Data Wonk

Is Ballot Harvesting A Problem?

Kleefisch says so. The only two claims of this, both in other states, involved Republicans.

By - Nov 3rd, 2021 02:15 pm
Rebecca Kleefisch. Photo from the State of Wisconsin Blue Book 2017-2018.

Rebecca Kleefisch. Photo from the State of Wisconsin Blue Book 2017-2018.

Former Wisconsin Lieutenant Governor and current candidate for governor Rebecca Kleefisch caused a stir in a speech to Republicans in Door County. According to an account in the Milwaukee Journal, in a speech meant to be secret during the October 23rd weekend, she told her audience of Republicans that as a candidate she would aggressively practice so-called “ballot harvesting” and hire “mercenaries” to help in her campaign:

Ballot harvesting in Wisconsin is not technically illegal. Democrats do it non-stop and they go hard. Republicans must go harder. … Democrats hire mercenaries. Republicans rely on sweet little volunteers to do the exact same things. We must hire mercenaries.

Once elected governor, Kleefisch told her audience, she would make these practices illegal.

This generated an immediate reaction from Kevin Nicholson, a possible rival for the Republican gubernatorial candidate. He described Kleefisch’s statement “as dumb as a bag of hammers. … ballot harvesting, which is the breaking of the legal chain of custody of ballots by political operatives, erodes peoples’ faith in elections,”

“Ballot harvesting,” the preferred Republican name for someone other than the voter delivering an absentee ballot to a polling station, has come under increasing Republican ire in recent years. Likely contributing to this is Donald Trump’s campaign prior to the 2020 election to establish the groundwork for his intention to claim fraud if he lost the election. For example, on April 14, 2020, he tweeted:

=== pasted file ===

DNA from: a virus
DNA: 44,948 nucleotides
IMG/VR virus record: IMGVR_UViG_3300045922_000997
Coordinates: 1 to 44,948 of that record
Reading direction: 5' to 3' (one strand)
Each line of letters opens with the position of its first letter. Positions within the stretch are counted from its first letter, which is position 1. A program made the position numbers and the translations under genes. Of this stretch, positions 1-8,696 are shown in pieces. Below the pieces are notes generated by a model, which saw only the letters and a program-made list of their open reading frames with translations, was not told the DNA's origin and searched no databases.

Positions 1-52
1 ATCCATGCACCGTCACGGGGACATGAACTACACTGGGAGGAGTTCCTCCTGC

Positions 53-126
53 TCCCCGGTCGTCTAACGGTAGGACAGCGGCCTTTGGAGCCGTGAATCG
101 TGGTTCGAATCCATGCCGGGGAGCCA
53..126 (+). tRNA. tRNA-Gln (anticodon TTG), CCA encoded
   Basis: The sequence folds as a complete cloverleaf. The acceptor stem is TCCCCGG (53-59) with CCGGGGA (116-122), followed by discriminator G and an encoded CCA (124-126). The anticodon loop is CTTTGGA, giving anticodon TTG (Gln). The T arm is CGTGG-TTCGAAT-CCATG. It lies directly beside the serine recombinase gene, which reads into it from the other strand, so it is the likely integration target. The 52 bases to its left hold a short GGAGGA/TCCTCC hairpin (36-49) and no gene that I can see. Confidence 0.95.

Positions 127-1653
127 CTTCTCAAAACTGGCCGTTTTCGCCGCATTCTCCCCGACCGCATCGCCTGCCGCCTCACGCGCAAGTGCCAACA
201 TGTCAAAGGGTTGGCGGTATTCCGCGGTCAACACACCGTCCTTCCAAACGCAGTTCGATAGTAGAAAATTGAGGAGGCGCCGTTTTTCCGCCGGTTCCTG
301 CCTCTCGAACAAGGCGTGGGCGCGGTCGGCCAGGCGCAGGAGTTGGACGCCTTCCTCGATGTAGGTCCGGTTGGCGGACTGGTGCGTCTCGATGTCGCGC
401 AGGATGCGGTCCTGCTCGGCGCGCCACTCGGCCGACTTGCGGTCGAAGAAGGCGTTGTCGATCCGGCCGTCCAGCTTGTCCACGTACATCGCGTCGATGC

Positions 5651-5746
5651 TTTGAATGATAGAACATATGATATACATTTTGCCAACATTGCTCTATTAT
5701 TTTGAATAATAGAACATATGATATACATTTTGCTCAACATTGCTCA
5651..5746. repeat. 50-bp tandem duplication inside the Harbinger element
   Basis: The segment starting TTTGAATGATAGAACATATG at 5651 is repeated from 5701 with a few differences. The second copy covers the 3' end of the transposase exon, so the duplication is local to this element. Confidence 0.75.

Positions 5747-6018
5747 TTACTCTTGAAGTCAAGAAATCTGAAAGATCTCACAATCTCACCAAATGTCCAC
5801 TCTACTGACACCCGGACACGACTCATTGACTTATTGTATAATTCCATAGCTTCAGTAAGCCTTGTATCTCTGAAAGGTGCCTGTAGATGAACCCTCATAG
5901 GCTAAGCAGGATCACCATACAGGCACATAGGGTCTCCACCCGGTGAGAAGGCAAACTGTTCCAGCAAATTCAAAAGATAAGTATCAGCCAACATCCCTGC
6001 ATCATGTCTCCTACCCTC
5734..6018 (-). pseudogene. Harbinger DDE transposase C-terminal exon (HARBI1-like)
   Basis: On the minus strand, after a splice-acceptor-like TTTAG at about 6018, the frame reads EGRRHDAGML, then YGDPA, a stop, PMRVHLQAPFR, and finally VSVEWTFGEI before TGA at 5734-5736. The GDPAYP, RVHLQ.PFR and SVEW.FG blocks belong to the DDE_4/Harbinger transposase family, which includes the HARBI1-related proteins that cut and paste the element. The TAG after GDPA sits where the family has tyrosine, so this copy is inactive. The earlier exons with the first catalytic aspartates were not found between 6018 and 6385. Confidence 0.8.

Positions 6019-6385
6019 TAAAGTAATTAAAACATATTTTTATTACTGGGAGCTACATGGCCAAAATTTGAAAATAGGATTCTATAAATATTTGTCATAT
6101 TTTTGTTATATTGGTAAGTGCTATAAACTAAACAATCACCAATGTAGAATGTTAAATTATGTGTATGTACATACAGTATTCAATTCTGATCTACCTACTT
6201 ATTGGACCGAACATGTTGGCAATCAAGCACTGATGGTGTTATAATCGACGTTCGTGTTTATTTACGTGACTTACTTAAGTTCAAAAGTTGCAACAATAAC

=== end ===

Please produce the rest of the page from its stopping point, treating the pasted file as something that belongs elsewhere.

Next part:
(The caps are Trump’s.)

It appears that voter fraud in connection with ballot collecting has been rare. The conservative Heritage Foundation maintains a database of electoral fraud. It appears that such fraud would be classified under “Fraudulent Use Of Absentee Ballots.” Four Wisconsin cases are listed under this category. None have any relationship to collecting ballots. The database is filled with such prohibited acts as voting by felons, double voting using two different jurisdictions, and voting using the name of a deceased spouse, but ballot harvesting fraud is hard to find.

The most notorious case of absentee ballot collection fraud stems from the 2018 election in North Carolina’s 9th Congressional district. The scheme was masterminded by L. McCrae Dowless Jr. Ironically, Mr. Dowless was hired by the Republican candidate.

A New York Times article on the first hearing before the North Carolina State Board of Elections reported that “Kim Strach, the board’s executive director, and witnesses said that the operation involved forging signatures, completing ballots and mailing them from post offices near the voter’s home, and may have involved more than 1,000 absentee ballots or request forms.”

The Republican candidate had won the Congressional district by 907 votes, suggesting this might have been the rare case where fraud made a difference in the outcome of an election. Eventually, the election was run again. The Times article concludes that the “revelations were an embarrassment for North Carolina Republicans, who spent years crusading against fraud.”

A second accusation of improper activity related to ballot harvesting comes to us from Texas. On October 27, 2020, the San Antonio Express-News reported that Project Veritas had released a “heavily edited” video purporting to show a San Antonio political operator named Raquel Rodriguez “interfering as an elderly woman fills out her absentee ballot in Texas.”